I had already thought that nothing bad came from Covid and that it was and is and will be just a passing thing and that no permanent damage came or comes or will come of it and that things will soon get back to normal as if the pandemic had never happened -
then I found out that Kim Ki-duk has died, last December, from Covid complications.
And to think - at the time of his death, I was enjoying my Christmas holiday, probably walking around the little lake in my neighborhood, thinking how amazing life is and how I love Christmas and how everything is so nostalgic in December.
I don't mean to say that death is wrong, or that I suffered some deeply personal loss with his passing. But he was my favorite director. Time is one of my all-time favorite movies. Moebius is insanely funny.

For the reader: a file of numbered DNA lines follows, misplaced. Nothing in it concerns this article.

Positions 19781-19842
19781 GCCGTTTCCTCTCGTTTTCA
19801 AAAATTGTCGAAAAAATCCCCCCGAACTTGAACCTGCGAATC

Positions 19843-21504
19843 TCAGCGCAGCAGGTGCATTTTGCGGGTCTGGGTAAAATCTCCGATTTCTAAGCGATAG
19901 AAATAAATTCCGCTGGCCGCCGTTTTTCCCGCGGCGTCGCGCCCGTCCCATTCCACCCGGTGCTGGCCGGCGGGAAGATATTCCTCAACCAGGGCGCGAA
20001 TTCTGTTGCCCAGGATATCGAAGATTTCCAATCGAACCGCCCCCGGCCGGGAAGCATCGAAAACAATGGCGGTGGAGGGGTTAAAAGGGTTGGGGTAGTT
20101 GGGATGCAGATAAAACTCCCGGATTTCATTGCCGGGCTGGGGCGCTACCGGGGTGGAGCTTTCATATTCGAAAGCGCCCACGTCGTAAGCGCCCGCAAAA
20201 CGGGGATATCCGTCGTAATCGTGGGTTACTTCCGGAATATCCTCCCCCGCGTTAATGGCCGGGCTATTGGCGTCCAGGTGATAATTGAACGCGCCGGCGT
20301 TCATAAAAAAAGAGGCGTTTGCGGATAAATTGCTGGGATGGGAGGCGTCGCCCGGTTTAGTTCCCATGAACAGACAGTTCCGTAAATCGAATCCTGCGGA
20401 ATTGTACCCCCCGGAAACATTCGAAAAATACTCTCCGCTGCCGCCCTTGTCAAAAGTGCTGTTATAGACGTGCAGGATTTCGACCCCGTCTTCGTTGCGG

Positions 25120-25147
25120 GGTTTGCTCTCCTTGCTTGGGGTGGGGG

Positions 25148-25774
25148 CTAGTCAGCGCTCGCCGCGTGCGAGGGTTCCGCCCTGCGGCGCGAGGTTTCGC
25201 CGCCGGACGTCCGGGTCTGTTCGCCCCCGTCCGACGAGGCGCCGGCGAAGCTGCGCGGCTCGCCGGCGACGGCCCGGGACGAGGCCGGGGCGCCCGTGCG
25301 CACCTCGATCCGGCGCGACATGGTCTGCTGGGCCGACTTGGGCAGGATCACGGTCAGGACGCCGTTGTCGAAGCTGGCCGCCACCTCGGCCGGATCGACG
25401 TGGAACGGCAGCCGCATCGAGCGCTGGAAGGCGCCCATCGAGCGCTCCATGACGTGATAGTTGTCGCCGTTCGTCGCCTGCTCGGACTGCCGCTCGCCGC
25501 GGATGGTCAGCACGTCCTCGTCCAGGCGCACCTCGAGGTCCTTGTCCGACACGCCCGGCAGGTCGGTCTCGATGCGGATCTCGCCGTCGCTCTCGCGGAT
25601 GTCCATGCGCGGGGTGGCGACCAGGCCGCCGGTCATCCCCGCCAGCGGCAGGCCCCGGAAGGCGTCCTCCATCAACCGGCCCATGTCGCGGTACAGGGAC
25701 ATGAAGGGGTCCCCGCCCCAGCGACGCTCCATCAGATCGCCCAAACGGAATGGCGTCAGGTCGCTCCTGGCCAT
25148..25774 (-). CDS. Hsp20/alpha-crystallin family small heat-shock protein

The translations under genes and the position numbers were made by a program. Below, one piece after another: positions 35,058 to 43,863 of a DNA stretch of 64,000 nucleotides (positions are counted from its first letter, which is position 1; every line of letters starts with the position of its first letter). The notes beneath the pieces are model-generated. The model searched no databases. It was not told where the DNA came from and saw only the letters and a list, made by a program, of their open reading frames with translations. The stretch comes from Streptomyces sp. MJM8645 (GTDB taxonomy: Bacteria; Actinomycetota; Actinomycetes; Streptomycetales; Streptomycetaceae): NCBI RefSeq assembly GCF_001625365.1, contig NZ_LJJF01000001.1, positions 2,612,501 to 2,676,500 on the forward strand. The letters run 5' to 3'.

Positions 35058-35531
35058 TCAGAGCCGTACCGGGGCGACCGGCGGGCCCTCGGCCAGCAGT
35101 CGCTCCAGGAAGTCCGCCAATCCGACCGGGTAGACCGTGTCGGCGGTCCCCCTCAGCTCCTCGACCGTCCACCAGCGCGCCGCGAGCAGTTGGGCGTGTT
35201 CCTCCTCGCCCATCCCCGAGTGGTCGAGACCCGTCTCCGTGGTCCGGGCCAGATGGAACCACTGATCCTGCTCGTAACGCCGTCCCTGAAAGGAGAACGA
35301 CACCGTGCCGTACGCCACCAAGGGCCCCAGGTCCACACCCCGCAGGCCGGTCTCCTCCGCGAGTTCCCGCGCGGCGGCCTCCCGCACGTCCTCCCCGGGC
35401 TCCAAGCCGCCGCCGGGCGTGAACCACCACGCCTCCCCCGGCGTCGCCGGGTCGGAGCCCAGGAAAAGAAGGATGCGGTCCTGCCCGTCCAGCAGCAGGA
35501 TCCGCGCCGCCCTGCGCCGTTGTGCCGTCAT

So I guess I was hoping he would continue to make awesome movies for me to watch. And now he won't. It's okay, though. I mean, Dostoevsky was the same age as Kim when he died, and while I often wish he had lived longer and so had the time to write more stories, I have no way of knowing that he would or could have. Dying prematurely might even contribute to the legend.
What I'm trying to say is that you can always work with what you're given. Dwelling on the thoughts of wishing for something that isn't going to happen will hardly help. In a way, being reminded that even the great are physically mortal can be a good kick in the butt to make something out of yourself - before it's too late.
And also to eat more Häagen-Dazs. Before it's too late.
P.S. The downside of not following the news: I found out about Kim over four months after the event. While it makes no practical difference when I get the news, it's somehow safer and less surprising to find out right away. (Such a contradiction though.)